Alaska rural school administrators say they’re concerned about how they can implement a major state education overhaul with limited resources.
The Legislature passed the Alaska Reads Act last year, intended to improve literacy in the state. The 45-page omnibus bill had wide-ranging requirements for school districts, including that they develop intensive programs for younger students struggling to read.
The new law will go into effect July 1. The Alaska Department of Education and Early Development has spent months working on outreach efforts and providing online training opportunities for school districts.
But school administrators say challenges remain.
Officials from larger, urban districts are generally more supportive of the measures, and further along in implementing them. School districts in smaller communities and villages are expressing the greatest worries about impacts to staff and how they can provide intensive reading instruction to a majority of their students.
Alaska has long languished at or near the bottom of national standardized test scores for reading. Seven superintendents wrote in late 2019 that there was a statewide reading emergency, and that legislation was needed to improve outcomes.
The Association of Alaska School Boards was supportive of the reading bill when it was before the Legislature, and believed that a concerted effort was needed to improve literacy in the state. The stated goal of the law was that every Alaska student would be able to read proficiently by age 9.
“We’re still supportive of it,” said Lon Garrison, the organization’s executive director. “But I have grave concerns that the implementation of it is not being as responsive as it could be.”
Cyndy Mika, superintendent of the Kodiak Island Borough School District, said she moved to Alaska last year from Texas. She said a similar reading intervention program was implemented there, which led to great improvements, but it came with a significant funding boost.
”I am a proponent of this,” she said. “It’s just that we feel like it’s an unfunded mandate.”
Mika estimated the new law could cost Kodiak schools between $2 million and $4 million per year. The district is getting an additional $80,000 annually from a school funding increase approved last year as part of the reading bill, she said.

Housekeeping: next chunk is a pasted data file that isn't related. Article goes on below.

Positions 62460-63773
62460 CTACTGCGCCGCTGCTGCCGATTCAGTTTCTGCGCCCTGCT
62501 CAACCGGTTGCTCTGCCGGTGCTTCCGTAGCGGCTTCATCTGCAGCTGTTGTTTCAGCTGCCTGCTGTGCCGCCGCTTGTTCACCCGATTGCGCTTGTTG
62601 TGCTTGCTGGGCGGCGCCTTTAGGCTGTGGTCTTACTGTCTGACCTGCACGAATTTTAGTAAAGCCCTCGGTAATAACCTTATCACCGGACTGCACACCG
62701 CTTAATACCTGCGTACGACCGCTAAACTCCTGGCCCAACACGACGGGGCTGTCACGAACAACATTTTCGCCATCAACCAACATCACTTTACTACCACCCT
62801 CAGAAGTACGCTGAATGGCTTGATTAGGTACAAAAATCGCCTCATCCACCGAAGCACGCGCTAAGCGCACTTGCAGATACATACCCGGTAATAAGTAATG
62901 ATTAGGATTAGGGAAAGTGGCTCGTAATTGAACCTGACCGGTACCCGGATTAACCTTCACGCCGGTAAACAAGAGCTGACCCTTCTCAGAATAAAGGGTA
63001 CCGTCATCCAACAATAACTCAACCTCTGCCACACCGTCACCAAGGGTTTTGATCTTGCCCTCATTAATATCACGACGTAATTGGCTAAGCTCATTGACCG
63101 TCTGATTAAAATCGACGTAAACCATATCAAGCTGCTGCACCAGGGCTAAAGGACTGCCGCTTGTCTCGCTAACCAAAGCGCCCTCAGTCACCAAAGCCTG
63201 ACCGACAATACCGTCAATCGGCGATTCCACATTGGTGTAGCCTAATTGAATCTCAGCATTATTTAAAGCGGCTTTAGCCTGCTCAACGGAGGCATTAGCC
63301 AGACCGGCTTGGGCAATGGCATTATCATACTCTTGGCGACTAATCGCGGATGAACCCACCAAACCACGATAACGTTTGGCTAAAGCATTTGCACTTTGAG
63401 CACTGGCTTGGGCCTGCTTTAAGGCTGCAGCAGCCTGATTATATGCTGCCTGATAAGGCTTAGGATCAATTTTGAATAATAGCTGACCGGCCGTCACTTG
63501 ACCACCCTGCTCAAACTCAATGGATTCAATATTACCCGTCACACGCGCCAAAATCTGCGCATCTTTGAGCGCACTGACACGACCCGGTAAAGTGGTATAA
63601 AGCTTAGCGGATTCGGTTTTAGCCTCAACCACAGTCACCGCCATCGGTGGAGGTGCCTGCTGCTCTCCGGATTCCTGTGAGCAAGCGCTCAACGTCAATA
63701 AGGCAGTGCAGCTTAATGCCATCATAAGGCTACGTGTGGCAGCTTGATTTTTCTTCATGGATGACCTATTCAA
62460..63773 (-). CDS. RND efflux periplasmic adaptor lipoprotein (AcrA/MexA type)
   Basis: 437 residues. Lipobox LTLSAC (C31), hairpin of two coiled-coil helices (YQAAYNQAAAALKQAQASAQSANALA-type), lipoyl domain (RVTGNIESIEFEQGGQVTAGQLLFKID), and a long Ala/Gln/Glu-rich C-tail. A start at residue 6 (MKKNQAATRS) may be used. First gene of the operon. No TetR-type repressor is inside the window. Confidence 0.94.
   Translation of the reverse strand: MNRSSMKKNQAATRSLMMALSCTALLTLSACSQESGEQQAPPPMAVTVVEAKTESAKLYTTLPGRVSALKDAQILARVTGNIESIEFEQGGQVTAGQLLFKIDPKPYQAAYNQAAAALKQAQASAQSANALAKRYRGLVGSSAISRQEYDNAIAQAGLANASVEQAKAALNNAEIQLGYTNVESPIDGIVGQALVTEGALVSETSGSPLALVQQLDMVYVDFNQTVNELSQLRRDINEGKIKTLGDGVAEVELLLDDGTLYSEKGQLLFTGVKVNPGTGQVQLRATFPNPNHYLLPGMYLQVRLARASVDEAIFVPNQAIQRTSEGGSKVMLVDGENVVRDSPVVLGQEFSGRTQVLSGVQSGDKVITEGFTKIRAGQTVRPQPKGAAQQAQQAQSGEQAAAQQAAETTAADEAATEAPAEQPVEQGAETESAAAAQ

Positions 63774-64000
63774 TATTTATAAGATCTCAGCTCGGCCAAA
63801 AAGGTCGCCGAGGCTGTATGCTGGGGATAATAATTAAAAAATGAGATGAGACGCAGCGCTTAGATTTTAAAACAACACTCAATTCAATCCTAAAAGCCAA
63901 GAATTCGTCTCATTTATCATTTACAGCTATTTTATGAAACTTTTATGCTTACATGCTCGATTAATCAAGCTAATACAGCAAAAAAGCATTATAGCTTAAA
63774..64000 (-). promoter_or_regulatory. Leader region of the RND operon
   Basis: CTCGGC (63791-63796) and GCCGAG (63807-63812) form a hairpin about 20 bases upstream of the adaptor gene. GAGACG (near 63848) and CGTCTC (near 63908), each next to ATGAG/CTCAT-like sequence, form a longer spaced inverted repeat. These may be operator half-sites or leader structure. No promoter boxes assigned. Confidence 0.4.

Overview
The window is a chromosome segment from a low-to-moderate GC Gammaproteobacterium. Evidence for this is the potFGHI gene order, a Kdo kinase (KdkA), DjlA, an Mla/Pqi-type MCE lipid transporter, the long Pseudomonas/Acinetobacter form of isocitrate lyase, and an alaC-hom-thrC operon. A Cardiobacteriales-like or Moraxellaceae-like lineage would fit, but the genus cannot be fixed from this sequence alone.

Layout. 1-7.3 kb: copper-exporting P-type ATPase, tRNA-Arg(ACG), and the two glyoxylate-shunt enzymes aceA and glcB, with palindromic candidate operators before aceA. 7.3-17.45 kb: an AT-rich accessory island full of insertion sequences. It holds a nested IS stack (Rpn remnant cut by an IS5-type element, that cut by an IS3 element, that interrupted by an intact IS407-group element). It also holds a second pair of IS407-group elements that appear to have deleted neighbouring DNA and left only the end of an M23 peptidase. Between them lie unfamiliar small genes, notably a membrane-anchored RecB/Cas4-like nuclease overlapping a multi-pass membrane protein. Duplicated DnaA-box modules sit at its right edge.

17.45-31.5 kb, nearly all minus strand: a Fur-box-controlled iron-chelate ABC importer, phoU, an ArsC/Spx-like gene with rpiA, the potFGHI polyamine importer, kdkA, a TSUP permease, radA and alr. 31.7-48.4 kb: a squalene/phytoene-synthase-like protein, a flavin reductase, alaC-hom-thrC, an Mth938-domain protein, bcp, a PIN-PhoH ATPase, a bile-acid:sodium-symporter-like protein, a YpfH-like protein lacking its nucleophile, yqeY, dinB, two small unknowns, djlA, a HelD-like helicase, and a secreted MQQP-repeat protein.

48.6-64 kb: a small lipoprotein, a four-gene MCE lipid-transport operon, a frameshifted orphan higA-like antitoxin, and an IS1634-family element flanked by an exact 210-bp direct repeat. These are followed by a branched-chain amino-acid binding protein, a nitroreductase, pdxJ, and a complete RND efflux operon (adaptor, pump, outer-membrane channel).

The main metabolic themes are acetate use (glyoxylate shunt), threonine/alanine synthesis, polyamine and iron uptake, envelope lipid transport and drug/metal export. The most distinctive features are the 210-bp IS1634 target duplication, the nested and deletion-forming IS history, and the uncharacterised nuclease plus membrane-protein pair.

Grant Robinson, a spokesman for the governor’s office, said by email that any assertion that the law was an unfunded mandate is “patently false.” He pointed to $117 million set to be distributed to school districts across Alaska over five years for the new education programs.
The bill included a $30 boost to the Base Student Allocation, the state’s per-student funding formula, which equated to a roughly 0.5% increase. The Legislature also approved a one-time $57 million payment last year to school districts.
State lawmakers approved another $175 million this year in one-time funds for public schools, which Gov. Mike Dunleavy vetoed down to $87.5 million. School officials expressed disappointment with the smaller-than-expected funding boost, and said it would lead to difficult budget decisions.
School districts have bought new reading course materials subsidized by the state. New qualifications in the science of reading will be required for educators teaching from kindergarten through third grade by July of 2025. Mika said those courses have been costly for the district and time-consuming for teachers.
Under the law, districts are required to develop individual plans for students who cannot read well. Deputy Education Commissioner Lacey Sanders said by email that of the state’s 53 school districts, just five or six had submitted plans before a Sept. 1 deadline, and that the state was providing feedback.
Mika said the Kodiak district does not have the funding to hire dedicated reading intervention specialists, meaning “all of this is going to fall on our classroom teachers.” She said teachers already have full days of classes, which would invariably push reading intervention to after school.
”Our teachers are already overwhelmed with the day-to-day tasks of teaching a class, and then developing, implementing and monitoring the individual reading improvement plan is what’s going to be the hardest for our teachers,” she said.
Under the Alaska Reads Act, in addition to developing individual plans for students who need additional help, schools are asked to provide after-school reading instruction and the option of summer school. Parents would also need to be notified 10 times per year on their child’s reading deficits and the child’s efforts to improve.
Anne Shade, child development department director at Bristol Bay Native Association, works closely with two local school districts. She said that a nationwide shortage of educators is making it difficult to hire additional staff for after-school classes and summer school, asking, “How are we supposed to do that? There’s not a lot of staff out here in the summertime.”
Gene Stone, superintendent of the Lower Yukon School District, said notification requirements will be a significant administrative task in parts of Alaska where the vast majority of younger students could expect to find themselves in reading intervention programs.
“If 80% of your kids aren’t proficient, you have kind of an unintended consequence,” he said. “It’s pretty difficult to meet that metric of all the meetings, all the progress monitoring support.”